Funding for Community Day School Students. School districts receive base revenue limit funding for students attending community day schools. In addition, school districts receive a supplemental grant based on average daily attendance (ADA). These grants are capped as follows:

School districts receive (1) no supplemental grant if a pupil attends school less than five hours, (2) one-half of the per pupil supplemental grant if a student attends school for five hours, and (3) a full supplemental grant if a pupil attends school for six hours or more. County Offices of Education (COEs) may also operate schools that serve expelled students. The cap for supplemental grants for county community day schools is the unused portions of the funding caps of the school districts within the county. Since COEs have higher revenue limit funding, their supplemental grant rate is less than for school districts. For 2000-01 the county supplemental grant rate was $3,326 per ADA.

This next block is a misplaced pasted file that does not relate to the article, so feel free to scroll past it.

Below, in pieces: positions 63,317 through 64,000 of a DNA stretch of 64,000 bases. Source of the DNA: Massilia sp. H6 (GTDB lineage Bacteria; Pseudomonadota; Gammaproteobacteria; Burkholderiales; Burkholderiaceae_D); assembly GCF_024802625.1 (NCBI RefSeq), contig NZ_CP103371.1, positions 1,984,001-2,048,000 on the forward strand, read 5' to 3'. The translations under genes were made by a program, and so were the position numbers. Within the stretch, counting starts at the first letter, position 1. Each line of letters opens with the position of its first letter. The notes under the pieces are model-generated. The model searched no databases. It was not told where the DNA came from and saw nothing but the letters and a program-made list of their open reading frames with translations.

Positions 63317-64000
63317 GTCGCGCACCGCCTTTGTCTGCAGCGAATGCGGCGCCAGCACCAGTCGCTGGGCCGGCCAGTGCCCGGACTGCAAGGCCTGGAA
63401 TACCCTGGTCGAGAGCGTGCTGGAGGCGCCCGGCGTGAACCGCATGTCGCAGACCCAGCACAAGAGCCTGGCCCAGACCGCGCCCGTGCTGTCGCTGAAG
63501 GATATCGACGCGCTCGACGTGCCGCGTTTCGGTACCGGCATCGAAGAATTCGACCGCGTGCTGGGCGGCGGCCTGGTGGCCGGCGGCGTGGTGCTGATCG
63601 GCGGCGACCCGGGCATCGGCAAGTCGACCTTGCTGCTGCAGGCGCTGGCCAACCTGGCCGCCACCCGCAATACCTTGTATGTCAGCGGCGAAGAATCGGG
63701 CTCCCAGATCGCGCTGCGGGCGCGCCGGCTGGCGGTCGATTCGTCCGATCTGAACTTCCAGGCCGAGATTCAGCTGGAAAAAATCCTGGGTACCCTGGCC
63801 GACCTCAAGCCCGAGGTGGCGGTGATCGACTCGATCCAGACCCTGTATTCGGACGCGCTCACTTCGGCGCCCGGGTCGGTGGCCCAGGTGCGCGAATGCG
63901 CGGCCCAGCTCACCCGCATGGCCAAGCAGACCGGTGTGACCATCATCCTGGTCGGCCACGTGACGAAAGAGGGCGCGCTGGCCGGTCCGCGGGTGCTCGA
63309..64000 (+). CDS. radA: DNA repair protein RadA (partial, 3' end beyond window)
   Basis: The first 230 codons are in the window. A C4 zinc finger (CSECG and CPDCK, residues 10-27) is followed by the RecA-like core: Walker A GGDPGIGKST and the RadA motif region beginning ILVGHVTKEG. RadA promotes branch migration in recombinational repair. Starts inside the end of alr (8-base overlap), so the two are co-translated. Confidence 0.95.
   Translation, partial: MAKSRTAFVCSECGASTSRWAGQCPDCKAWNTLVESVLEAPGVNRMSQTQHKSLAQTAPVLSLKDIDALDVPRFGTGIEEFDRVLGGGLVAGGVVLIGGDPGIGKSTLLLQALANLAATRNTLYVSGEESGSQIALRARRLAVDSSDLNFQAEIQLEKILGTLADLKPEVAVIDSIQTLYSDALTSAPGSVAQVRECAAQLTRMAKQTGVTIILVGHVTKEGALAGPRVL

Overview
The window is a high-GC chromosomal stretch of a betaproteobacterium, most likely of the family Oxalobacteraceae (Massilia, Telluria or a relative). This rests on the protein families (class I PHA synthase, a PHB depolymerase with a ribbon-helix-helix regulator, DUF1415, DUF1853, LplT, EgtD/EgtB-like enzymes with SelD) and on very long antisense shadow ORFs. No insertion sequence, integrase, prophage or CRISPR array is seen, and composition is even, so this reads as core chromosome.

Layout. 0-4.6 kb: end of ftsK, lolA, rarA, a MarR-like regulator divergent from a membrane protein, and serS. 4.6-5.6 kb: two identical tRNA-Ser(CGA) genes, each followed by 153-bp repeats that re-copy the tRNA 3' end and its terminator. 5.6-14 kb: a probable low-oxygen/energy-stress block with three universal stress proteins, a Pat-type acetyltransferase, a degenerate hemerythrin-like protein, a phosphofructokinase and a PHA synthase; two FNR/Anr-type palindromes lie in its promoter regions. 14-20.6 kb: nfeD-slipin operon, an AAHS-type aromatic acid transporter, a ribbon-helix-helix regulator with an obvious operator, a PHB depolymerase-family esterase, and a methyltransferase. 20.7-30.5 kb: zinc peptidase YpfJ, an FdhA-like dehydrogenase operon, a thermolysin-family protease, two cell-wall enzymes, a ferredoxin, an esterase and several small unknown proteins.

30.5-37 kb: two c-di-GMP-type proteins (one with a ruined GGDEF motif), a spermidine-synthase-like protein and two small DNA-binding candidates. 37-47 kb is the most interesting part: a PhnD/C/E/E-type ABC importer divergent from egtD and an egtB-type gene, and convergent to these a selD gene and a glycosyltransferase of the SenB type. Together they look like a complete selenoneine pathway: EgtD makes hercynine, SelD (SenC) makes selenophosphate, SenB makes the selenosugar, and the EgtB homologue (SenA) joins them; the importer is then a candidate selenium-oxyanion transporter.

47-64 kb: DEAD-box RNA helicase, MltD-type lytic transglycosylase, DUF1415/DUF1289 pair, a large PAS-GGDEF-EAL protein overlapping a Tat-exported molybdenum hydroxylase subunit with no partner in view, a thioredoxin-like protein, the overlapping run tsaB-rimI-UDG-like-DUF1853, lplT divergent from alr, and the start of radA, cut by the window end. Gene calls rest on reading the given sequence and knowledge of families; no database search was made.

Both school district and COE community day schools may offer education services beyond the six-hour requirement. In 2000-01, schools received $4.19 per pupil/hour for students attending a seventh and/or eighth hour of school per day.

Background on the SEA Charter School

In the 2000-01 school year, SEA served approximately 730 ADA at 17 locations throughout Los Angeles County. The school received $8.2 mil lion in revenues from revenue limit funds, community day school supplemental grant funding, and hourly reimbursements. Figure 1 shows a breakdown of SEA's revenues in 2000-01. The funding level equates to over $11,200 per ADA, and is roughly equivalent to the per-pupil funding rate LACOE receives for serving similar at-risk students. Generally, serving these students is more costly than students in traditional public school because students need greater individual attention (smaller class sizes) and more support services (counseling, reading specialists, and psychologists).